Allan D. Eisemann, MD; Nancy J. Becker, MD; Philip B. Miner Jr., MD; Jon Fleming, MD
To the Editor: Gold treatment of rheumatic diseases is frequently curtailed by treatment-limiting skin rash, mucositis, proteinuria, and diarrhea. Less frequent but more toxic side effects include gold-induced hepatitis, "gold lung," neutropenia, and peripheral neuropathy. We describe two cases of pancreatitis associated with gold treatment.
A 44-year-old white woman with rheumatoid arthritis developed mild fever and upper abdominal pain associated with nausea, vomiting, fever (102.2°F) and diminished bowel sounds 5 days after her fifth injection of gold (total dose, 160 mg). By day 4, amylase peaked at 520 IU/L (normal, 5 to 90 IU/L) and lipase was greater than 90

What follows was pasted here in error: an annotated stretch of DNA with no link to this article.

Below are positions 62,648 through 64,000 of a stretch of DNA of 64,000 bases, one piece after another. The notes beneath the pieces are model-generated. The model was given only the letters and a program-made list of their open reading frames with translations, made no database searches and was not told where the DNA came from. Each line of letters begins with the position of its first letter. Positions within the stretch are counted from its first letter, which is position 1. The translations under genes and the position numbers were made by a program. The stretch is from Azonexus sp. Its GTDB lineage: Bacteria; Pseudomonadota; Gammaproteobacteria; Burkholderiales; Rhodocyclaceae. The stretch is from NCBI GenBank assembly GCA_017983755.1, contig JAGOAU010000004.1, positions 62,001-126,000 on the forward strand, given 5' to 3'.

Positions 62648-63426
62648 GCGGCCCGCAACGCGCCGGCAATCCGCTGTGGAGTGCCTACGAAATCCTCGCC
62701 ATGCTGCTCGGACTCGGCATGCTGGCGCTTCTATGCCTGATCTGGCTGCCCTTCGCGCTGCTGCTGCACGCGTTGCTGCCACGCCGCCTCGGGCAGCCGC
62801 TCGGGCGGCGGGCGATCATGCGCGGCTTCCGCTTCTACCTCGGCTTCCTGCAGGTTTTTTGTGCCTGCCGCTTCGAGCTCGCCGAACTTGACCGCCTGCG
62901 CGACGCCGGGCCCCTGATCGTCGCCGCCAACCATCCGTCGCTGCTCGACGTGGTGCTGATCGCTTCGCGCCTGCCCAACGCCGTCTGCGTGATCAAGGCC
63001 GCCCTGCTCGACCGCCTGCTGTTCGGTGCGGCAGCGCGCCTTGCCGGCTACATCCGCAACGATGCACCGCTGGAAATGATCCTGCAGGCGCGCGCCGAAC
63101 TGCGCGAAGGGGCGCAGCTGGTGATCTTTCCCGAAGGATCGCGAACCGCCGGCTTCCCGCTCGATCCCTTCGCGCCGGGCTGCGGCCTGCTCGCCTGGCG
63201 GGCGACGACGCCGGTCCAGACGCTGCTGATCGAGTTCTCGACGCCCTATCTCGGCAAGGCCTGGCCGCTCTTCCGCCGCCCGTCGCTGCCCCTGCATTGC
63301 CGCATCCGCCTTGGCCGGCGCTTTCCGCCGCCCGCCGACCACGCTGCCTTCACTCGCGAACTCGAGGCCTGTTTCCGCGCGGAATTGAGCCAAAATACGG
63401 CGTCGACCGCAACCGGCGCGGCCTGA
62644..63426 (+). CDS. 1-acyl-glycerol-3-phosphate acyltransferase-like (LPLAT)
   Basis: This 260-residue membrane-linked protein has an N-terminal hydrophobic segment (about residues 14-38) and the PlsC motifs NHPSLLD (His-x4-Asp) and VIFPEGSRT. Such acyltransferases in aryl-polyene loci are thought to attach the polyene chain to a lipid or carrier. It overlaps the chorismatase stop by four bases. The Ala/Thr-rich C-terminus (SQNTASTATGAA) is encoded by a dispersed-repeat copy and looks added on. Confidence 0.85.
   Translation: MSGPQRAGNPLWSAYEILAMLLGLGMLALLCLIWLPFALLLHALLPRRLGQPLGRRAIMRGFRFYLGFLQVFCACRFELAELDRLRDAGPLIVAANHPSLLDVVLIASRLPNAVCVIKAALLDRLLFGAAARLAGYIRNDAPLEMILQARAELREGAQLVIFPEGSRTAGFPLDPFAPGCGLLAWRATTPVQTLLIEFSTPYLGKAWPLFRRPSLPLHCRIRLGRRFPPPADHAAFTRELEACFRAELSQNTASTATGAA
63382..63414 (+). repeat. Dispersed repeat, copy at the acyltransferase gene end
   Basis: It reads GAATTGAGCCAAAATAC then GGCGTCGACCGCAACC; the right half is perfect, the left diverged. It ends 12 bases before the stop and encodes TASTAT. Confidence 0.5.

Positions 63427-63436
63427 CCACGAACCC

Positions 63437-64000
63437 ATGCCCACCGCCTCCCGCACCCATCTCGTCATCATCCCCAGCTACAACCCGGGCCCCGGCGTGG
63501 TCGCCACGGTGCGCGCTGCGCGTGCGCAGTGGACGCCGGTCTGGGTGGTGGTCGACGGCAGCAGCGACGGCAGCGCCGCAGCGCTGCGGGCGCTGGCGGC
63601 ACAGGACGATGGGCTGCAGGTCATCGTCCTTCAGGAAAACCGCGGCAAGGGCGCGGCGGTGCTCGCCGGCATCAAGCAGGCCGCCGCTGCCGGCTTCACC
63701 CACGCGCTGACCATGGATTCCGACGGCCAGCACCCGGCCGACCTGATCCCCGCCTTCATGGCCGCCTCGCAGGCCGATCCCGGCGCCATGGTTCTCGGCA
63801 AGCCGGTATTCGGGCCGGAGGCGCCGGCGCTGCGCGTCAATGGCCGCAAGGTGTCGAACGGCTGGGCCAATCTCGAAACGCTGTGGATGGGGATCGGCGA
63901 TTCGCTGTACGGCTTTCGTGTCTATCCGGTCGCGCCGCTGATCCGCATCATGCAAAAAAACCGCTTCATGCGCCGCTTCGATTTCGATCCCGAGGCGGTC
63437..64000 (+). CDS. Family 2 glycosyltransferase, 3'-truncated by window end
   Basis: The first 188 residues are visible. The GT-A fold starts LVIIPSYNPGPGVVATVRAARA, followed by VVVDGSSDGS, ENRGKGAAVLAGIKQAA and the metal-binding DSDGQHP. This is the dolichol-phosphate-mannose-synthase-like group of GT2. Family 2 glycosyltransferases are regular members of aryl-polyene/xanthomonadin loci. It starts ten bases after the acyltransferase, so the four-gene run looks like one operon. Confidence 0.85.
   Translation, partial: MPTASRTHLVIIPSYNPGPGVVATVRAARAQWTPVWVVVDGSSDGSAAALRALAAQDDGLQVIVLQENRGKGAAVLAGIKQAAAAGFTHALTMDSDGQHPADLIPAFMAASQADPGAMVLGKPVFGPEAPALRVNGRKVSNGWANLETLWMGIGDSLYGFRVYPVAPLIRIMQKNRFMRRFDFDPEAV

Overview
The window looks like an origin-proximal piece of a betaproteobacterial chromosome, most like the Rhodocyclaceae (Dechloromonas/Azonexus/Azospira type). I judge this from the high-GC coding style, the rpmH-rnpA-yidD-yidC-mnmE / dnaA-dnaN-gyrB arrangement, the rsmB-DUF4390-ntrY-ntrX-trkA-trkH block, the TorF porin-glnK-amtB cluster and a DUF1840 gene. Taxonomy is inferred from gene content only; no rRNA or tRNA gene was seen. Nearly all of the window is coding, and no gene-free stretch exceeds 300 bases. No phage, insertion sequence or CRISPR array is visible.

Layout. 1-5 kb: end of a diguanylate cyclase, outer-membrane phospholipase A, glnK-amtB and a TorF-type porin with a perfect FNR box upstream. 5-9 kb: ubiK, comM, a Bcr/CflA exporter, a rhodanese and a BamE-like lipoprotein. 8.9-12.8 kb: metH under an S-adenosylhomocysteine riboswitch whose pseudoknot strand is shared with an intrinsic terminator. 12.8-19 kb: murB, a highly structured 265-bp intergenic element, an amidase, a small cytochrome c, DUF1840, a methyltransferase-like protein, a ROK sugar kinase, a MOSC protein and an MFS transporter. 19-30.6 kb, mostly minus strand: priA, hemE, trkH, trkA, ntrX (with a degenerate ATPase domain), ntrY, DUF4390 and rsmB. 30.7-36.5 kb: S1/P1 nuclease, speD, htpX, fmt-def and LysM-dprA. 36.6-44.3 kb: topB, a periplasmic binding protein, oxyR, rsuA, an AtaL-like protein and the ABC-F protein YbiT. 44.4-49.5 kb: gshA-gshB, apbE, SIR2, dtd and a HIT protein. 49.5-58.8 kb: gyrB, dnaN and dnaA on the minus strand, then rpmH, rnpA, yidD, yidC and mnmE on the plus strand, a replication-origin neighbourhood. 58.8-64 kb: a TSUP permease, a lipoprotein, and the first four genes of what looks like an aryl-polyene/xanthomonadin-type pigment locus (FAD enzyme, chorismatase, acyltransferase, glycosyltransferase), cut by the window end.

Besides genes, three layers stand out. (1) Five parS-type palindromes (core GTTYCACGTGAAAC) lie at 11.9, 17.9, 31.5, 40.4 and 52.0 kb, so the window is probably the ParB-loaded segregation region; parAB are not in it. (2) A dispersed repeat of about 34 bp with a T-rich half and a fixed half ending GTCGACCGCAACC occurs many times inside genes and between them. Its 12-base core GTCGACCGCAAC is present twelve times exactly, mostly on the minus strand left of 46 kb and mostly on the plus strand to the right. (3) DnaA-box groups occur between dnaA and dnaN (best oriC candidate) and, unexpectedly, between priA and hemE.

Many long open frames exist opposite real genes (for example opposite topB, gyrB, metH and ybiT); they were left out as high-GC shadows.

Allan D. Eisemann, Nancy J. Becker, Philip B. Miner, Jon Fleming. Pancreatitis and Gold Treatment of Rheumatoid Arthritis. Ann Intern Med. 1989;111:860–861. doi: 10.7326/0003-4819-111-10-860_2
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Published: Ann Intern Med. 1989;111(10):860-861.
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